Gentrification is a significant phenomenon occurring in Upper Albany. When we met with Bizzie, one of our photographers, they gave us a tour of Upper Albany. According to Wikipedia, gentrification is the process neighborhood change where incoming residents are from a higher socioeconomic status than current residents. It was clear to see that gentrification was occurring because initial changes made throughout the neighborhood. In the last year, along the most significant road in Upper Albany has seen an expansion of its sidewalk. This work to create a more favorable environment for potential business that would benefit from areas with increased space. Additionally, buildings and other areas are being left uncared by landlords who are waiting out the impending rise to the housing market. This is a tactic used so people will have to move out because conditions are so bad, resulting in empty buildings which landlords can now sell to developers to be converted into the newly renovated spaces at significantly higher prices. It is clear that a shift in Upper Albany’s makeup is eminent, and that landlords and city leaders are trying to slowly get rid of the poorer residents.

Climate in Hartford and its effect on Energy Burden 

Seasonal changes and environmental conditions shed light on underinvestment in infrastructure. Historically, Hartford’s choices in infrastructure, such as redlining, have significantly contributed to the marginalization and existence of intergenerational wealth disparities experiences by Black, Latinx, and other groups, translating into a disproportional vulnerability as it pertains to energy equity.  Accessibility to infrastructure, specifically infrastructure suitable for Hartford’s seasonal changes, is essential in augmenting the success of community’s response to climate and weather hazards. Outdated appliances in homes are unsuited to existing environmental conditions, such as inadequate Air Conditioning in the summer and inadequate heating appliances in the winter (Maxim, Grubert, 2021). According to Bizzie, (see PhotoVoice for reference,) individuals who are unable to pay their energy bills or do not have sufficient heating systems will place black plastic bags over their windows as a form of isolation. This becomes a vicious cycle: inefficient or outdated appliances lead to higher energy bills which are unrealistic for many to pay. The Energy Burden results from the worsening of already existing disparities in housing through climatedriven changes.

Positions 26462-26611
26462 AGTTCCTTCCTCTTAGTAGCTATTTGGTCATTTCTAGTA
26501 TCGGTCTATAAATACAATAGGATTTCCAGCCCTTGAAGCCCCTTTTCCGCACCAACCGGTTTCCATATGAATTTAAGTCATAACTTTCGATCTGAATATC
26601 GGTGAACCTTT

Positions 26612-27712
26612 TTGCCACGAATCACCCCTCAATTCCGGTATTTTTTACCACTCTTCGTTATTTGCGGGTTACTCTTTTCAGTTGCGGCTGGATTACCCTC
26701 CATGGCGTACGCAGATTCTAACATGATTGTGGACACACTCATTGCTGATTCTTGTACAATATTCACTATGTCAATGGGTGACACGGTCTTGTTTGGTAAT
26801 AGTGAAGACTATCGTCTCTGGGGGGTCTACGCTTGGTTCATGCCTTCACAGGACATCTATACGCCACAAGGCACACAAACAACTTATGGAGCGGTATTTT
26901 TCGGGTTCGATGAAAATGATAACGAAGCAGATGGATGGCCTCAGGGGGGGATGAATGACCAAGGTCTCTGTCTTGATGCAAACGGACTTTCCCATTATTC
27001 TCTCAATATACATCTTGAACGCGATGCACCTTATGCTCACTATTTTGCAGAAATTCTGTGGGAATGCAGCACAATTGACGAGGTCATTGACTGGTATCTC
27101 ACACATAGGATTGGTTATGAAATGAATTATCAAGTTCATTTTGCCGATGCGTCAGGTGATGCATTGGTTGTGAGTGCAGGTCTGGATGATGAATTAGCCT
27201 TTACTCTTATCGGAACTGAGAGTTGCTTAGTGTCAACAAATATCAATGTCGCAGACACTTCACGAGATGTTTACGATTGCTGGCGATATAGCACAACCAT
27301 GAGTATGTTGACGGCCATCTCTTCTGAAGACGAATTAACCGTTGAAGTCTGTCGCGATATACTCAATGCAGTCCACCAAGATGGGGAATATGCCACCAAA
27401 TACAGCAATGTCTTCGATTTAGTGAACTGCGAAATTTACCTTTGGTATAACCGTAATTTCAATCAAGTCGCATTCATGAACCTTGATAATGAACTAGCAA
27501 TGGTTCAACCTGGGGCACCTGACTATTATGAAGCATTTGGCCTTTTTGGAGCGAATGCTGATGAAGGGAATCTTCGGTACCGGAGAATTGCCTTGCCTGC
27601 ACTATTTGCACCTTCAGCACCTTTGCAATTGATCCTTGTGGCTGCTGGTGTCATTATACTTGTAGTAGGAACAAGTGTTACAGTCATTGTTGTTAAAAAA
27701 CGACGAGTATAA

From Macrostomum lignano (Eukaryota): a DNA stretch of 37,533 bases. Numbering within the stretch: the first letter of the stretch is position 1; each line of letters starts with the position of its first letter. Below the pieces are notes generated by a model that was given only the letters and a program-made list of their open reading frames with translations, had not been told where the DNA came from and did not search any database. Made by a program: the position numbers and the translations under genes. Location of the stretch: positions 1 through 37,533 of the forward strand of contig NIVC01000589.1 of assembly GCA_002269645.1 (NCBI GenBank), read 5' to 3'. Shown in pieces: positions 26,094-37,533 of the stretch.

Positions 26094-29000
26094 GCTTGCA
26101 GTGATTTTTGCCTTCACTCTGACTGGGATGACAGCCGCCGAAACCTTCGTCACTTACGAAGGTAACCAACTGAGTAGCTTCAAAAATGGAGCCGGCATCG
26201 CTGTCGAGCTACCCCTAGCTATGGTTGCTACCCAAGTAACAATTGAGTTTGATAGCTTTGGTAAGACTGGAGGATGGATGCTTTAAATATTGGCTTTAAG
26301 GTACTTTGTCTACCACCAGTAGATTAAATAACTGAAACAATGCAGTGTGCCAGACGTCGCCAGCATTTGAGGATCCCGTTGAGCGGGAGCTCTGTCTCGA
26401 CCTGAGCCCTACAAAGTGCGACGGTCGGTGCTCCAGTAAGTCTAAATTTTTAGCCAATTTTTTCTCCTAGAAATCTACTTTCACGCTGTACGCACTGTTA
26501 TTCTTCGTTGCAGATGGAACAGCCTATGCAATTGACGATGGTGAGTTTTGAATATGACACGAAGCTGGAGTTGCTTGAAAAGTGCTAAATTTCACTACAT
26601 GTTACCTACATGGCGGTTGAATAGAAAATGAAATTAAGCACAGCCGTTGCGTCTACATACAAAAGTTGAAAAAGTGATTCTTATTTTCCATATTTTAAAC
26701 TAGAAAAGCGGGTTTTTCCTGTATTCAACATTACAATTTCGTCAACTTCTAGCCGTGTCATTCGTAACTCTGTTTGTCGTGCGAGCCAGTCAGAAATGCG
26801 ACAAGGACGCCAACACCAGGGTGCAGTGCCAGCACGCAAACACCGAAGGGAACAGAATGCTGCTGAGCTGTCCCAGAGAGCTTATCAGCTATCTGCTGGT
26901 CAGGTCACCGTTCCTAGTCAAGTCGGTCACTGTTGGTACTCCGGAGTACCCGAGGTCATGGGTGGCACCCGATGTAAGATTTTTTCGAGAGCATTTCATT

Possible Solutions

Looking to the future of Energy Burden and how best it can be addressed, there much be a focus on community-driven solutions. The key to solving this issue is likely best addressed by listening to the communities needs and their recommendations for resolutions. One solution that has come from our engagement with community leaders has been the idea of community-owned energy. In the form of local clean energy sources, this would serve the resident’s needs while also allowing them to reap additional economic benefits. To reach this, neighborhoods would need to invest in the transition to all-electric buildings, achieve high levels of efficiency, and establish long-term solar projects. Working in tandem these would allow for steps towards community energy autonomy. Further, if community members do the work and own the businesses, the benefits of this approach will also build wealth in the community. Steps on the way to achieving this should include:
  • assistance to address the immediate problem
  • energy efficiency measures to improve comfort and lower bills
  • replacement of old appliances with new, fossil-free appliances
  • replacement of old space (boilers and furnaces) and hot water heating systems with new all-electric fossil-free heat pumps
  • deployment of rooftop and community solar
  • job training and business incubators in weatherization and clean energy areas, so that community members are hired to do the work and own the businesses doing the work.

Given the current availability of technology and similar programs, these policies can be implemented quickly when they are prioritized for areas of the state like Upper Albany. Utilizing these bold community-based strategies, the energy burden that once plagued residents can now work as a point of dramatic improvement across the entire community.